December 2, 2021

‘Growth mindset’ takes root

Students chart path to success by emphasizing hard work, learning

Colin Spencer/staff reporter

Kira Holland, far left in black, and Shannon Kostuk hand out expression cards Thursday at Homer Elementary School. The two second-grade teachers use the growth mindset to help their students believe that they can overcome challenges to learn.

Cortland High School junior Anthony Brown is pushing 6 feet; he masses 173 pounds. He’s a tight end — the kind of player who does just about everything an offense can require: block, run, catch.

And he was short, chunky and soft when he started playing. Becoming good wasn’t a matter of innate ability. It came with work, sweat, more work, bruises and work.

And that’s exactly what educators say makes any student successful, in a long-held understanding that’s a growing emphasis in the classroom.

The trend is a few decades in the making, called “growth mindset.” It centers around the idea that people who may not be naturally gifted learners will still achieve their goals through hard work, according to a Harvard Business Review article by Carol Dweck, a Stanford University psychology professor.

“Individuals who believe their talents can be developed (through hard work, good strategies, and input from others) have a growth mindset,” Dweck writes. “They tend to achieve more than those with a more fixed mindset (those who believe their talents are innate gifts).

This is because they worry less about looking smart and they put more energy into learning.”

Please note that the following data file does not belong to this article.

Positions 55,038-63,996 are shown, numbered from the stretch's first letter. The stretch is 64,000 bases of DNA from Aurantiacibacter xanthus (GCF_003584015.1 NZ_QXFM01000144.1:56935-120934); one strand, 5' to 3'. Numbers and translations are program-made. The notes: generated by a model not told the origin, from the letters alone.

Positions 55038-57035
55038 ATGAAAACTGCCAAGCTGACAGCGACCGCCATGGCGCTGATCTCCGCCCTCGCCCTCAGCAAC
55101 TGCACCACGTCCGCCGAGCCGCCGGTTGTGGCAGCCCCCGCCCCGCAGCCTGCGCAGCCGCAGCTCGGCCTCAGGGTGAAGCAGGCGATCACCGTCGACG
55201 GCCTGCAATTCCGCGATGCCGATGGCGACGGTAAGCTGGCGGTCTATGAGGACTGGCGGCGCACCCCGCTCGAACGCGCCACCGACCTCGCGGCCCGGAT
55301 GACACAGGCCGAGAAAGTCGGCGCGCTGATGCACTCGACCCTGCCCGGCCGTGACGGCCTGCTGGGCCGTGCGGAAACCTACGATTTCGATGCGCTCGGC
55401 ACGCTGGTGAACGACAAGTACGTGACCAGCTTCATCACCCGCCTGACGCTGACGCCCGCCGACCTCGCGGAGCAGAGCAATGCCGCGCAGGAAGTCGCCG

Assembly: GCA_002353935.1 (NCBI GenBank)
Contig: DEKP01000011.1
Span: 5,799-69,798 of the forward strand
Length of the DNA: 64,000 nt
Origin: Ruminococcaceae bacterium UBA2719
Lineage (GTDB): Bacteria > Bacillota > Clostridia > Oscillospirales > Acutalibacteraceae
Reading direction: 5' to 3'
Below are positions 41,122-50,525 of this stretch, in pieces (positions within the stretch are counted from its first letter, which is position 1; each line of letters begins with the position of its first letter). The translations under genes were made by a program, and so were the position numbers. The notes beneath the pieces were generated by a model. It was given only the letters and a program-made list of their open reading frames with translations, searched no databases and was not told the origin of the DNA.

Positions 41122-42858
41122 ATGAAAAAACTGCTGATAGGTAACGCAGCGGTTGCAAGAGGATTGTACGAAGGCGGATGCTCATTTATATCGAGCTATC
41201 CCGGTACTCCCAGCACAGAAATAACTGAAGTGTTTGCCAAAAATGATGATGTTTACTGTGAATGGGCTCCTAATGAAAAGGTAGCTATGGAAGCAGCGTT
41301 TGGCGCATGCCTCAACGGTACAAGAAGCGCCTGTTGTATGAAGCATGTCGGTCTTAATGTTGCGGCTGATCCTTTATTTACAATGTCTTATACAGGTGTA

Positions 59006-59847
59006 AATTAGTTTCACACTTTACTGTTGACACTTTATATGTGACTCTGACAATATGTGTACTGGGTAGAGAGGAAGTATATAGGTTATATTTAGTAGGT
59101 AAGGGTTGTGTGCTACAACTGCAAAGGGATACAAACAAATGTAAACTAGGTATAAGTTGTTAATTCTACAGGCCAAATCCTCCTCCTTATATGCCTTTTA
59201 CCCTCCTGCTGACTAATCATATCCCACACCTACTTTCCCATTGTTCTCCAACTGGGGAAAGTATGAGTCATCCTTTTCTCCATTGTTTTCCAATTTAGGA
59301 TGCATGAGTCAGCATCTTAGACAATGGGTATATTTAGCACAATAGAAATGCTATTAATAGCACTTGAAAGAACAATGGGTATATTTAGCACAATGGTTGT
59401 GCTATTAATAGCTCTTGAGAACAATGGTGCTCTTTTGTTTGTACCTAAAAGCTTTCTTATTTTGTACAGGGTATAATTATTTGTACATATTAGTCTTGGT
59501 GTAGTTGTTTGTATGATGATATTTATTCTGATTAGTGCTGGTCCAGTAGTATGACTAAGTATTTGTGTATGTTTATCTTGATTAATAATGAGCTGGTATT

Brown said this approach to learning is a great benefit to students like him.

“When students can believe and experience success, they achieve and experience success,” said Joseph Menard the program coordinator of the Educational Leadership program at SUNY Cortland.

A couple of years ago, Brown doubted he could be as competitive as his senior teammates, but with a mindset focused on improving, he was able to become stronger and faster. He switched from tackle to tight end.

“It’s so much fun,” he said. “Now, I get to play with the pretty boys.”

Background: Growth vs. fixed mindset

Dweck first introduced the approach in her 2007 book, “Mindset: The New Psychology of Success.” She categorizes two mindsets: a fixed mindset and a growth mindset, separating those who believe their abilities are fixed and those who believe abilities can be developed.

Characteristics of a growth mindset include embracing challenges, persisting in regard to challenges, seeing work as part of the key to success and learning from criticism, according to a Farnam Street article on growth mindset.